While obviously a priest, rabbi, imam, preacher, or reverend, is a ministerial employee, because they are clergy, who else working for a religious institution is a ministerial employee is more complex. The conflict arises from situations like the one the Supreme Court considered in Hosanna-Tabor Evangelical Lutheran Church & School v. EEOC, (https://www.supremecourt.gov/opinions/11pdf/10-553.pdf), in which a teacher at a church school attempted to sue under the ADA, because she was fired for having narcolepsy. The Court found that the teacher could not sue the school for firing her, because she had been through formal religious training, and had been chosen as a leader in Christian knowledge suited to pass on that knowledge, by the congregants of the Church. The teacher’s combination of special training in Christianity, and election as a religious leader by her congregation, the Court said, made her a ministerial employee who could not sue under the ADA.

There is no clear bight line that can be drawn as to who qualifies as a ministerial employee and who does not, however, there are some things that guide the determination. The title someone is given is not determinative but is also not irrelevant. Generally, if an employee has formalized religious education, in the institution’s religion, chances are they will be a ministerial employee. Also, anyone who is designated by a religious group, as a spiritual leader, will likely be a ministerial employee, if their work for the religious institution involves some level of giving spiritual guidance, or religious education, to other members of the religious organization. Hence, while office, and janitorial, staff, are, almost always, fully protected by Federal Labor Laws, the choir director, or education director, may not be. A religious institution can discriminate in any way it chooses when picking who its spiritual leaders are, but the institution must abide by Federal Employment Laws for all other employees.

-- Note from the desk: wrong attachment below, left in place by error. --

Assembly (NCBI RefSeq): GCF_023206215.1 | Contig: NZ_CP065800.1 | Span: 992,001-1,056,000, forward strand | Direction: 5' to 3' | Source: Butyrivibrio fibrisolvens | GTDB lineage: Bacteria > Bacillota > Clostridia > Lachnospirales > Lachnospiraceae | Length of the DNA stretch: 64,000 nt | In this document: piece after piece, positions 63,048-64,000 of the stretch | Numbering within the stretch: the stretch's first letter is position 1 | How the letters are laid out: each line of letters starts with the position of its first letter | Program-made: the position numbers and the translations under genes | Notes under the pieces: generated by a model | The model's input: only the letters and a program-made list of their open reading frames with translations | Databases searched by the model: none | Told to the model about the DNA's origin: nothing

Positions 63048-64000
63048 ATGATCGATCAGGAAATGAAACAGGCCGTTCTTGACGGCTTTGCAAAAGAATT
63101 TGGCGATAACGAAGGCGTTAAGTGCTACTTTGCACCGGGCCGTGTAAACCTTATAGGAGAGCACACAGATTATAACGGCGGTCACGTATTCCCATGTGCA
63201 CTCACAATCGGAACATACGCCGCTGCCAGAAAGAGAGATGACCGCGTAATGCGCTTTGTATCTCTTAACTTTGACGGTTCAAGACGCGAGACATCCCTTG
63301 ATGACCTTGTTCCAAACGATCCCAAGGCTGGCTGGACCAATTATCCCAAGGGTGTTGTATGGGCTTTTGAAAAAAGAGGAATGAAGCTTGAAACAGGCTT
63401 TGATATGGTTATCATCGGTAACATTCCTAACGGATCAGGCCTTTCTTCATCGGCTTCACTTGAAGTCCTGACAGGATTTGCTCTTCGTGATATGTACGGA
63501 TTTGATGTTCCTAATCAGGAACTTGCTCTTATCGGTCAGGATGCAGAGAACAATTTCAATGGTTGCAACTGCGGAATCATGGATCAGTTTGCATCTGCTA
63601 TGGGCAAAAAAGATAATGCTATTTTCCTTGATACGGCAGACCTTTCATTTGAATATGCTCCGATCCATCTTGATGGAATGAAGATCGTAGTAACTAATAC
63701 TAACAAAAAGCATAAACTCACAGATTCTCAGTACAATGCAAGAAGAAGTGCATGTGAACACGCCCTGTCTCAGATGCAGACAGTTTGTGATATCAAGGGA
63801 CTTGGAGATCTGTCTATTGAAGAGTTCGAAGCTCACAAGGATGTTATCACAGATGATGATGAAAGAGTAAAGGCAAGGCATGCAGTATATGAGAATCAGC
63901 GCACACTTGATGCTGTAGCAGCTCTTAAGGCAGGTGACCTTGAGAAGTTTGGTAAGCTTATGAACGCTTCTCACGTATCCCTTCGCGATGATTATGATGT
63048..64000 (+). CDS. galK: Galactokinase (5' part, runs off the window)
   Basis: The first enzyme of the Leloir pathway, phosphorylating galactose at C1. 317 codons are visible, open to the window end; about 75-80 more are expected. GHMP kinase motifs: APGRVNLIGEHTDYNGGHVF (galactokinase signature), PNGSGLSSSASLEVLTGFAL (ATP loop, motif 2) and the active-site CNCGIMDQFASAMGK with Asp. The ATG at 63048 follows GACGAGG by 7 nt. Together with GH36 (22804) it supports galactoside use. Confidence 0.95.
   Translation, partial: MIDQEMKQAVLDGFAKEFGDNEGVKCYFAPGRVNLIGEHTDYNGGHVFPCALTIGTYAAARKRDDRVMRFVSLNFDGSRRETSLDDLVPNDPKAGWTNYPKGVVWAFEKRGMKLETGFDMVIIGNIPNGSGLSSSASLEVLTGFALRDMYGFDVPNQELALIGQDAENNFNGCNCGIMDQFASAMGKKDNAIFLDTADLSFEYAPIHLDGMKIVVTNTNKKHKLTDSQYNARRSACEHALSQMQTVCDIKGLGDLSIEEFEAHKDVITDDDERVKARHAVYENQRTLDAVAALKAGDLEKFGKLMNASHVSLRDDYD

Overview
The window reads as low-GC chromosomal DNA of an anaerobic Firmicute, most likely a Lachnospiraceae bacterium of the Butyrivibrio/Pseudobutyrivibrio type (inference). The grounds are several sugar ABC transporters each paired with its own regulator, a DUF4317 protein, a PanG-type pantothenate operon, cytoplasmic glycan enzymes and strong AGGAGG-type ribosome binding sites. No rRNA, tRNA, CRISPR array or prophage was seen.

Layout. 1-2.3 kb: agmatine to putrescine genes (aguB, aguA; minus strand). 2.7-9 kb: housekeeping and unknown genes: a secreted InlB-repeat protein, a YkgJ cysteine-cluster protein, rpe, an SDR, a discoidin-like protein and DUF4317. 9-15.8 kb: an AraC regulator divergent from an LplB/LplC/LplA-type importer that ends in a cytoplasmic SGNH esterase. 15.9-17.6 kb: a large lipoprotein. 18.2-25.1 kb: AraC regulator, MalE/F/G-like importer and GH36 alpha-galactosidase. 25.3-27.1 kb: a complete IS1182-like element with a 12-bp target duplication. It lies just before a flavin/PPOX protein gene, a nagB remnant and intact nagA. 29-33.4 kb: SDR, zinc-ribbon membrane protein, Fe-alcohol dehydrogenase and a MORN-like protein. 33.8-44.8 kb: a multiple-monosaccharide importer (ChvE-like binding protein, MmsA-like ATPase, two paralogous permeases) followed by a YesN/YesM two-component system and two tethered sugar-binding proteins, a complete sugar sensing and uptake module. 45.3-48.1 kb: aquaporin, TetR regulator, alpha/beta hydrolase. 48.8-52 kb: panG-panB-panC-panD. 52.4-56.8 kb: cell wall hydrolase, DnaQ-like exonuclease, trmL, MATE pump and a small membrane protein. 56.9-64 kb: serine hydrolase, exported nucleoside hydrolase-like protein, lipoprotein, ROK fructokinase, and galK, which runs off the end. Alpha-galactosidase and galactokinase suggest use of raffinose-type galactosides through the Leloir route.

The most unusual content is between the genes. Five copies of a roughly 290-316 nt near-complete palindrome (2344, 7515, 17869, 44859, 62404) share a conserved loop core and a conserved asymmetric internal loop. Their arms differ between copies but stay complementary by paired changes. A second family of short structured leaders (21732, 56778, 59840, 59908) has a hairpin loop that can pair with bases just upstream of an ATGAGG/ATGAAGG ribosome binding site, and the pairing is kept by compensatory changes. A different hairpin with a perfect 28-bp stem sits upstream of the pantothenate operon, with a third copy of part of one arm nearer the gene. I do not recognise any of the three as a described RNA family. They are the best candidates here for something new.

A WRITTEN AMERICANS WITH DISABILITIES ACT (ADA) POLICY IS ESSENTIAL TO PROTECT YOUR BUSINESS AGAINST LAWSUITS

The word disability has a very broad meaning under the ADA, and conditions you would not think are disabilities can lead to costly lawsuits if an employer does not have a policy to properly handle ADA Accommodation requests by employees. Believe it or not, an appellate court has held an employer liable for not allowing an employee with a sleep disorder to show up to work late every day. However, not all accommodations are required. The most important thing for an employer to do when faced with an ADA Accommodation request is to follow the right process and procedure, but the employer needs to have and disseminate a written ADA Policy, in advance, to truly protect themselves. Big, and small, employers are regularly sued for failure to accommodate employees under the ADA. Protect yourself today with a written ADA policy, and training as to how to properly use it, call Joshua Sheskin at the Ft. Lauderdale Headquarters of Lubell Rosen. By: Joshua H. Sheskin, Esq., 954-880-9500JHS@LubellRosen.com.